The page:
Ahead of speaking on the C-Suite panel at tomorrow’s Insurance 2025 event, Chartered Insurance Institute (CII) chief executive Sian Fisher spoke with Scott McGee, describing how the focus on customers has brought about the constant need for change
You are sharing the stage with some pretty big names in the industry, as well as yourself? Are you looking forward to it?
Absolutely. I really like talking about change and moving the industry forward with new ideas. And I love that, when they used to call them ‘chief commercial officers,’ they are now being called ‘chief customer officer.’ I really like that because it has really put a focus on the attitude of focussing on the consumer, which is a really positive thing.
What has been the biggest change in the industry over the past five years?
It’s not one thing about change, particularly. It is the constant need for change and how you then make your staff and people care about that constant position of change. But then, it is how you turn that into a positive for the people and not just making them exhausted by the constant change.
So, I think it is the constant need for change, itself which has been the biggest change over the last few years.
What has brought this urgent need for change?
I think it is three-fold. You have the change and progression in technology, data and the internet of things (IoT).
You also have the change of a compliance-based regulator turning into an outcome-based regulator, so a consumer-based regulator.
And then the issue of trust because of the financial crash and other things, there has been a big undermining of trust in the financial services, generally, but in particular the insurance industry.
That’s throwing up the problem that people don’t want to buy insurance or engage with the insurance sector. So I think those three issues have led to this sudden need for constant change.
Is the industry progressing quickly enough, and at a good enough pace?
Well, our remit at the CII is that we try to look at it from the public perspective, not the sector perspective. I think the issue is ‘what are we trying to achieve for consumers?’ Is the rate of change related to making insurance more accessible, comprehensible and transparent to consumers? Or is it more of an intellectual exercise for us as an industry, that we just want as much technology as possible.
So, we need to focus on why we want all this change and what are we hoping to get out of it? And a lot of the conversations I have had have focussed on the consumer journey rather than insurance and the financial services, generally.
Is customer focus going to be the main issue in the future, or will there be a new focus?
No, I think any business where you are selling a product to a customer, that has to be the focus. It doesn’t matter what else happens, as long as the customer remains the focus.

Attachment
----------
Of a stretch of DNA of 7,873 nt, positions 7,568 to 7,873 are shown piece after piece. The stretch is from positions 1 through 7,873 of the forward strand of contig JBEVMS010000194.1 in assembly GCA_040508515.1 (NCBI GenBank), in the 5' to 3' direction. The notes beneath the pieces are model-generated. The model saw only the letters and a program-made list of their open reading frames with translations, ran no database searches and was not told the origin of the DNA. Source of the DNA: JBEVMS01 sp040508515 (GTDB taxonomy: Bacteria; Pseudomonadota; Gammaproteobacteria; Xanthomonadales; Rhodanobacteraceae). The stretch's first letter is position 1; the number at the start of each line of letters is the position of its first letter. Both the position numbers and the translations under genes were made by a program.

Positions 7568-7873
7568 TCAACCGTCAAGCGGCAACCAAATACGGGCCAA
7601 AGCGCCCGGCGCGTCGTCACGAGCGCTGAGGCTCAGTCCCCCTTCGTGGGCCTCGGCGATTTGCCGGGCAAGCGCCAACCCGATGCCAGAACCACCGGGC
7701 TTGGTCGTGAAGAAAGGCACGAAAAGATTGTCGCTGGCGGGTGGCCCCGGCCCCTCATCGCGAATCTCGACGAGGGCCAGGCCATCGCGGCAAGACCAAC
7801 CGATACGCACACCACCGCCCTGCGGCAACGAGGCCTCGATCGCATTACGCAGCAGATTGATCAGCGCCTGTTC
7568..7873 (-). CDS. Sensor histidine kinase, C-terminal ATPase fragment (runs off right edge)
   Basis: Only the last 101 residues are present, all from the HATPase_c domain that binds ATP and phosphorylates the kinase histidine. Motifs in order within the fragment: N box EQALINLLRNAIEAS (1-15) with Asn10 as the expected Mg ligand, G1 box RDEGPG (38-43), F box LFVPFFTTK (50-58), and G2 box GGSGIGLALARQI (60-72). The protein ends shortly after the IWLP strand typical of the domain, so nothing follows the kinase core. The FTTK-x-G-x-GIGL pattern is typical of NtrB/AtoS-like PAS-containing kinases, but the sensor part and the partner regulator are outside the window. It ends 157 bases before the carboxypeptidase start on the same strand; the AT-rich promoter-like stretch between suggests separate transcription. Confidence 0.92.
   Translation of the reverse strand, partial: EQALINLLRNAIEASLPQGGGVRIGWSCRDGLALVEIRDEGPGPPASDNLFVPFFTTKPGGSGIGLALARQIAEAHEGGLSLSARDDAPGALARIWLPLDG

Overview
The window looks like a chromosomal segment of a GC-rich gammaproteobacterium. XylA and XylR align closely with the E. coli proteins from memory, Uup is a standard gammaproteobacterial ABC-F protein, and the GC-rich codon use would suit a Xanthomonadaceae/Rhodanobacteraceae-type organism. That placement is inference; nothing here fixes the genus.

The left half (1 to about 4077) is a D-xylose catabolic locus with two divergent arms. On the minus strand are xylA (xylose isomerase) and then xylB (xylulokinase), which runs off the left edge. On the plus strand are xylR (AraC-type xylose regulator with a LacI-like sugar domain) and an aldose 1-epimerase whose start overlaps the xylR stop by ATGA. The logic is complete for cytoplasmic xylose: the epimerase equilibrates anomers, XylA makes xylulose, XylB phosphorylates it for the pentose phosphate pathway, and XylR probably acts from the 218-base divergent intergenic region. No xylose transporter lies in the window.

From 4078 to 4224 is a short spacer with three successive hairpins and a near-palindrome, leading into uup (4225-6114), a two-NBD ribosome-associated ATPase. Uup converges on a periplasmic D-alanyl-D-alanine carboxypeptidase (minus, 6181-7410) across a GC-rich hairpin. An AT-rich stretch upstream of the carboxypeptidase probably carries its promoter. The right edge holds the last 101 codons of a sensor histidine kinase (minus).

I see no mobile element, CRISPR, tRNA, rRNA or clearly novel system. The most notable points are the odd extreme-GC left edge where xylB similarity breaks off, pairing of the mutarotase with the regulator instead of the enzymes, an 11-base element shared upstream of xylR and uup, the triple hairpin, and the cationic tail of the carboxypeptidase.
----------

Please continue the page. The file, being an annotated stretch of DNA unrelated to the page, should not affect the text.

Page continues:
Businesses may always try to do new things, but consumers will always go to new suppliers if they feel their current one isn’t giving them what they think they want.
I would say it always has to be about the customer. You might get business risks or challenges, but you have to turn them to ‘how do we produce a really good outcome for our customer?’
If you don’t, someone else will come along who is thinking like that, and that is why a lot of commercial businesses find themselves in a lot of trouble.
House of Fraser is a good example of this. If you don’t provide an online solution, if you don’t provide the products customers want to buy, no matter how successful you have been in the past, consumers will go and find another option.
Is it down to regulators or the insurers, themselves to ensure customers are the focus?
Regulators can’t control behaviour. Regulation can shoot the rogue elephant when it is really behaving badly. So behaviour has to be driven by the businesses themselves.
But as I have already said, it is great that companies are using the word ‘customer’ more. It shows they are really putting the customer at the forefront.
Lloyd’s is a great example. Once the new management regime came in after the financial crisis, they said they didn’t need to change any part of the business except its attitude to its customers. And they have tried to say that everything they have done, they have taken their challenges and turned them to the positive in relation to what they are providing to the customer.
Why should people come to Insurance 2025?
Because the conference is talking about issues ten years ahead and you need to know about them now. You need to be doing things about them now because 2025 will be on you before you have blinked.
Tomorrow’s issues are today’s issues, and the sooner you get round to talking about them and dealing with them, the better your business outcome will be.
Sian Fisher is speaking on the C-Suite panel at Insurance 2025 tomorrow! Book tickets now to not miss out!